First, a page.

As the aviation industry advances, we are seeing more and more airlines adapt to the changing times. Just a decade ago, many airplane seats were not equipped with the right technology to keep our personal devices connected and charged (except for maybe emPower outlets). However, that is no longer the case as many carriers now offer USB and AC outlets—sometimes both and sometimes just one or the other—across cabins. This is one airplane tech design that’s evolving.

So many of us now travel with devices that can charge via a USB or an AC socket—this technological design has paved the way for a lot of conveniences. In nine years, 86 percent of aircraft provided by Boeing, Airbus, Bombardier and others will have USB ports, said Craig Foster, a consultant for Valour Consultancy that provides market intelligence services for the aviation industry and more. What’s more, there are other electronics such as small portable battery chargers, wireless headphones and even tablets that use a USB-C instead of a USB-A port, yet airplanes don’t offer a USB-C charge. At least not yet. The same goes for wireless charging. More and more smartphones and smaller gadgets can now be charged via a pad, but this type of technology is still too new to be installed in or around the seat, and it comes with a few hurdles.

First, the amount of space is limited in economy cabins, whereas business and first class seats have a lot more room (so it might not work for economy seats). Second, the amount of power emitted by the wireless pads is about 30 percent lower than AC outlets and don’t charge devices as quickly. Third, the amount of money to install wireless charging pads is not as cheap as AC or even USB ports, according to Foster. Nonetheless, that doesn’t mean that we will never see these in the future. It’s still possible, and manufacturers and airlines are not disregarding this airplane tech design altogether.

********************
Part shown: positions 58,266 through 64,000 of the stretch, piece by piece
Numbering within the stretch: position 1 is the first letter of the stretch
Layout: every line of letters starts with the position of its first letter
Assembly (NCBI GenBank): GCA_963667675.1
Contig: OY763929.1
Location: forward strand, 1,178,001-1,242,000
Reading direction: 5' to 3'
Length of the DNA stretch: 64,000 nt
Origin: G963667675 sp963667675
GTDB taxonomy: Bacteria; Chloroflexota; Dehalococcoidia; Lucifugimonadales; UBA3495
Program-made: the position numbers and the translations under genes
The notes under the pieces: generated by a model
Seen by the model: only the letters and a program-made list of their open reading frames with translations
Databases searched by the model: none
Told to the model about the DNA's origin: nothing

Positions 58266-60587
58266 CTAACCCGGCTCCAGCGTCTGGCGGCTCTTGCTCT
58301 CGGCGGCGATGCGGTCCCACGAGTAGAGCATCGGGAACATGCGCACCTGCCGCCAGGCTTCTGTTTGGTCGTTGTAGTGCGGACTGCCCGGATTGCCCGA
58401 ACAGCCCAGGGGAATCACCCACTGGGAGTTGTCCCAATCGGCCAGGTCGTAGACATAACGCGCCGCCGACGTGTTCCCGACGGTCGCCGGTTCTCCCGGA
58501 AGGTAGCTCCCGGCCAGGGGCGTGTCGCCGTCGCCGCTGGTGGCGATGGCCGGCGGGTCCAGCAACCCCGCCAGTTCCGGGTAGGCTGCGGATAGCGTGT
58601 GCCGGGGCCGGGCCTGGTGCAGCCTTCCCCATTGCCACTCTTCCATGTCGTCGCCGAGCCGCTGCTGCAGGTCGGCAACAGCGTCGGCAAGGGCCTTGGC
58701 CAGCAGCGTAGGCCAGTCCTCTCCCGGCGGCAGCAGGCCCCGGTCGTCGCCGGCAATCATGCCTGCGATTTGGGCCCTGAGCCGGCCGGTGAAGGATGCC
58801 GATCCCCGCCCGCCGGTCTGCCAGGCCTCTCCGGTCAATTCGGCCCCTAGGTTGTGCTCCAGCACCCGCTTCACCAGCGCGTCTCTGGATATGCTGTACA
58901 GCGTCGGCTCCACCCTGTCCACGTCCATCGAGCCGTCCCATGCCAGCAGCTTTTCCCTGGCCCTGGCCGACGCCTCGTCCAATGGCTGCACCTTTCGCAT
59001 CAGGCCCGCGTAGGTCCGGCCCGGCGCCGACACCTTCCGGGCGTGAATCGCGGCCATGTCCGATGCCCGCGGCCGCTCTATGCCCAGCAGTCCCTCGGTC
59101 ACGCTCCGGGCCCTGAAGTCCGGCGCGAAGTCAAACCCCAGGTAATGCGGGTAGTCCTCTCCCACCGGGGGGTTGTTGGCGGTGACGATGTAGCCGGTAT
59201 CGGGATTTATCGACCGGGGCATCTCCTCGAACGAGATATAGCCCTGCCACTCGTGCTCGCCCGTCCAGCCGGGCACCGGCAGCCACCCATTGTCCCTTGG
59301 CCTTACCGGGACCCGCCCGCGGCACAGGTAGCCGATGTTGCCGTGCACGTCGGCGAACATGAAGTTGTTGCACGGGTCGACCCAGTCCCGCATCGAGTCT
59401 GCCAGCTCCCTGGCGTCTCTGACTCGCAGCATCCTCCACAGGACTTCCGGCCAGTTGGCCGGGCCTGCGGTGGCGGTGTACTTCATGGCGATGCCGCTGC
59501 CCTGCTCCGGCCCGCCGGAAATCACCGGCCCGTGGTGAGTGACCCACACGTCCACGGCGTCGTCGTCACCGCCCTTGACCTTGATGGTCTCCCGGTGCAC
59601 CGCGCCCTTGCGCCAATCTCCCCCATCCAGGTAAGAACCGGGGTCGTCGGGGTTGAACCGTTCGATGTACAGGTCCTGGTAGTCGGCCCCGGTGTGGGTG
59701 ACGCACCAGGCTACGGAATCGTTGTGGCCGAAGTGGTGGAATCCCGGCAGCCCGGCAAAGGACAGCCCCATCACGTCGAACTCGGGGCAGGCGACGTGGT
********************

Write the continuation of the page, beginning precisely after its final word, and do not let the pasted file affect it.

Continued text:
Another airplane tech design that’s evolving is the IFE system. In the near future, airlines will gradually discontinue installing seatback entertainment systems, replacing them with a wireless option where passengers can stream shows, films, music and shop from their own devices. Airlines like United, Etihad, Turkish Airlines and Delta (to name a few) already offer and are continuing to install wireless IFE systems as they are cheaper and easier to upgrade as technology advances. Although passengers may prefer built-in IFE systems, airlines are looking for ways to be more efficient. (Non-wireless IFE systems can quickly become outdated and break, which isn’t always cheap to fix.)

As the world develops new gadgets, airlines and airplane manufacturers are seeking ways to efficiently adapt in the modern, technologically advanced world that puts them at the forefront of the aviation industry. And travelers play a key role in these changes as demands grow and expectations for what airlines should provide, increases.

What do you think about the technological changes inside cabins? Would you benefit from a wireless charger?